I have spoken to colleagues from the UCC, Methodists and Presbyterian denominations and they all disavow that accusation but at the same time they tell me we are the ones who do not listen and do not see the injustices Israel has created and fostered by having those settlements which they view as illegal and by the administration of the territories where Arabs live. This has become a launching pad for the more leftists elements of these religious bodies to accuse Israel of being an Apartheid State like the old South African regime. All of these remarks and ideas are an anathema to Israel and to most Jews. Jews hear those kinds of accusations as attacks upon not only Israel but upon them as well. In many cases I see that we are speaking past each other and that each side is entrenched in their own ideologies.
As I see it now Jews feel caught in a bind between the mainstream Christian denominations who they feel betrayed by and the more conservative branches of Christendom in America who avidly support Israel but who also carry a very different political agenda that often runs contrary to liberal Judaism’s social justice orientation in America. The Jewish religious leadership asks, ‘How can we possibly work together with our cherished friends and colleagues on domestic issues when they put their efforts to resolutions that we feel are blatantly anti-Israel?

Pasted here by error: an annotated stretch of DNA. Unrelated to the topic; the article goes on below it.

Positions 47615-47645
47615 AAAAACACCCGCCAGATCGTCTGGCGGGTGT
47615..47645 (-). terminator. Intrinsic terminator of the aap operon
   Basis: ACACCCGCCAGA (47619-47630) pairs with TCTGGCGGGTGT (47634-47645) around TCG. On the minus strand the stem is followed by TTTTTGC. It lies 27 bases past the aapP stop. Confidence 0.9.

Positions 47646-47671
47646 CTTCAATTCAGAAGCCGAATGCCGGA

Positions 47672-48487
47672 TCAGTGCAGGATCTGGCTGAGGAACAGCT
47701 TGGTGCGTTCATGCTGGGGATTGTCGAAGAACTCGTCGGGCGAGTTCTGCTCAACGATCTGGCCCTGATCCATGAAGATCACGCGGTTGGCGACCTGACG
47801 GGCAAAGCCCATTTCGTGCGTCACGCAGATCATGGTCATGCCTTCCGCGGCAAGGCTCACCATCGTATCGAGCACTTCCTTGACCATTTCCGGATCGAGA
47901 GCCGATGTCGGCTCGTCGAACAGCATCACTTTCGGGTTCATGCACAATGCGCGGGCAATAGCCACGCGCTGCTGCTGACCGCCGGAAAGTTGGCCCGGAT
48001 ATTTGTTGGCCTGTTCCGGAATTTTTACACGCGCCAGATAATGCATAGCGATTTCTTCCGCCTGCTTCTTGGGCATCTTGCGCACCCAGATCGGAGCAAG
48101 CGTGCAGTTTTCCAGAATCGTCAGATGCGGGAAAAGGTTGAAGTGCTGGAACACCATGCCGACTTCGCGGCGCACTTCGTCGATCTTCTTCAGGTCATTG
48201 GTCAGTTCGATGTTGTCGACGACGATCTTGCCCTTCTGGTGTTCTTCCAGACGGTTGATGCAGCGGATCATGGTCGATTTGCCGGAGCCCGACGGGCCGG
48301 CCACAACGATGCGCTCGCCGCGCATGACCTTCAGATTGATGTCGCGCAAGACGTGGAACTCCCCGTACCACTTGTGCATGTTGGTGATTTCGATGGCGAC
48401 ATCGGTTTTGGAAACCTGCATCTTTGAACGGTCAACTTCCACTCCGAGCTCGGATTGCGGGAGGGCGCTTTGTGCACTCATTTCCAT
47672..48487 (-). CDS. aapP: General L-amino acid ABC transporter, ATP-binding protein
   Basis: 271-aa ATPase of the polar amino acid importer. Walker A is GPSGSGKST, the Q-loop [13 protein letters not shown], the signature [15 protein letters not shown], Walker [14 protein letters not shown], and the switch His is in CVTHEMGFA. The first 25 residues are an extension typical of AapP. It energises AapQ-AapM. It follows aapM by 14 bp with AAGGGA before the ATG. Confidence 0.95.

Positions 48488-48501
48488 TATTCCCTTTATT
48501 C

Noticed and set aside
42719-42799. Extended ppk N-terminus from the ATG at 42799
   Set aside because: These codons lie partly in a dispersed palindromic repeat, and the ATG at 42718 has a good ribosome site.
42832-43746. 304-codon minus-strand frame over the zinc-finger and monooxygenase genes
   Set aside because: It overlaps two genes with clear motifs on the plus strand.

I believe that Jews feel not only betrayed but misunderstood and that still after all these decades liberal Christians do not get our connection and ultimately not just our commitment to Israel but also our fear that criticizing Israel, especially through the vicious BDS movement, leads to anti-Semitism and threatens the future of Israel and world Jewry. Jews, it is fair to say, are not absolutely united in the different ways we all speak about how to make peace with the Palestinians. What we feel is that despite Israel’s immense and powerful military infrastructure, it is still vulnerable to Arab terrorism and especially Iranian nuclear technology. Seven million people living in a region with over a hundred million Arabs. Those demographics are the lens that Jews must wear and we wonder why Christians choose not to see that aspect of our concern? The wars that rage on in the Middle East contribute to the wariness that Jews and Israelis harbor about how to make an enduring peace. The fact that Palestinians, many of whom are resistant to peace, resent Israelis and Jews’ right to be in the land contributes to the ongoing stalemate as well.